Saturday was a good day for firefighters battling the Cranston Fire. The fire lines were strengthened, and opportunities for fire spread are becoming fewer.Sunday was better. Containment increased from 29 percent to 57 percent and the fire's size remain unchanged.

Consequently, the mandatory evacuations were lifted in almost all areas. “Residents of Pine Cove, Fern Valley, Cedar Glen and portions of Idyllwild outside of the fire perimeter” were permitted to return today, Sunday, about 10 a.m. The Idyllwild limitations are mostly along Double View Drive, which is adjacent to the edge of the fire. Only Highway 243 from Banning was opened for returning residents.

Saturday evening the evacuations of Garner Valley south of Morris Ranch Road were lifted.

Mandatory evacuations for residents of Mountain Center, Hurkey Creek, Mt. San Jacinto Mountain State Park and Garner Valley north of Morris Ranch Road remain in place as of Sunday afternoon.

As of Sunday morning, the fire’s size was 13,130 only 18 more than Saturday.

Pockets of heat within the Cranston Fire boundaries. infrared detection identify these areas of Sunday morning.
Map courtesy of the U.S. Forest Service

At the command meeting on Sunday, the team leaders were pleased with Saturday’s results and thought “everything went well.” The South Ridge area had been strengthened. Mop up efforts were continuing in Mountain Center and the Incident Management Team expected some continued burning and perhaps fire growth near Flemming Ranch, as well as the possibility of afternoon thunderstorms and winds.

The objectives included keeping the fire east of the North Fork River and west of the Desert Divide, north of the South Fork River and south of Idyllwild. The number one priority is “Stop the spread.”

Much of Sunday’s work will be accomplished by “boots on the ground,” although the team still has one air tanker and nine helicopters. But some of the firefighters are already being demobilized from the Cranston Fire to head north to help fight the raging Carr Fire near Redding.

Although power has been restored to much of the evacuated areas, Southern California Edison crews are active today replacing damaged poles. A fleet of trucks and workers were gathering early this morning in Mountain Center to deploy through out the Hill.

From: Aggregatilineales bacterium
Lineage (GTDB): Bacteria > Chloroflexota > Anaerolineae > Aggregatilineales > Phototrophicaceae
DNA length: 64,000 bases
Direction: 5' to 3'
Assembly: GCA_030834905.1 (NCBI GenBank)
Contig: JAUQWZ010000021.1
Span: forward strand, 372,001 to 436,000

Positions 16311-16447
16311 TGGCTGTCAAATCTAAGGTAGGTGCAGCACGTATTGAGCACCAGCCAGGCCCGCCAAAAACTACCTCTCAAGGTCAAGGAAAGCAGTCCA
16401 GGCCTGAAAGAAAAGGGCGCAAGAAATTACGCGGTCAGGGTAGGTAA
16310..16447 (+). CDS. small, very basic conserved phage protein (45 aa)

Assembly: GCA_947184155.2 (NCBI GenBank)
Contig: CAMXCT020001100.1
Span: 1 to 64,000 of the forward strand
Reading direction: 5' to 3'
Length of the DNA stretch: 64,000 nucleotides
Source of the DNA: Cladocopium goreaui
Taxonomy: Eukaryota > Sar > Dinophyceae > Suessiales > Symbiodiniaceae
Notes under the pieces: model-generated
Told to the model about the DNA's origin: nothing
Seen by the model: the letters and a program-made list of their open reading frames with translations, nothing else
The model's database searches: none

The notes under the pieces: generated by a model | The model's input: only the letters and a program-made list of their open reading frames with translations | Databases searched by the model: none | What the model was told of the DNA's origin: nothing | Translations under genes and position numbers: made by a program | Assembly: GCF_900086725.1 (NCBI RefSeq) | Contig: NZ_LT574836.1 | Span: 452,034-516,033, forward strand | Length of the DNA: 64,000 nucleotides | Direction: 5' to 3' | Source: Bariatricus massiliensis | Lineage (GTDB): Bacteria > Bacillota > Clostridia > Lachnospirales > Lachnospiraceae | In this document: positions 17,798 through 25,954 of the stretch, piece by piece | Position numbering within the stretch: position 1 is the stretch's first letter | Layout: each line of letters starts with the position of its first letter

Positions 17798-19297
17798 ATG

Southern California Edison electric pole in the Cranston Fire area. Photo by Steven King

Idyllwild Assistant Chief Mark LaMont expressed the feelings of Hill residents when he told the entire team, “You have the thanks and gratitude from the people who call this home.”

The IMT and the County Health Department have already issued food advisories to people returning. Since the power was off for several days, food in the refrigerator may be cool or cold now, nevertheless it probably warmed up and could be unhealthful to consume. Notes were posted Saturday about this warning.

The Transfer Station is open and will be open seven days this week for people to bring bad food or fire debris for disposal.

Idyllwild Fire Chief Patrick Reitz expressed the Department’s gratitude for all the food donations, but he recommended that further kindness is not necessary. He suggested “considering friends and neighbors who have lost their food supply" or the food places in and around Idyllwild. He also suggested consideration for the Red Cross or Salvation Army who supply the evacuation centers.

On Friday, July 27, San Bernardino National Forest Supervisor Judy Noiron closed the entire San Jacinto Ranger District for use until further notice.

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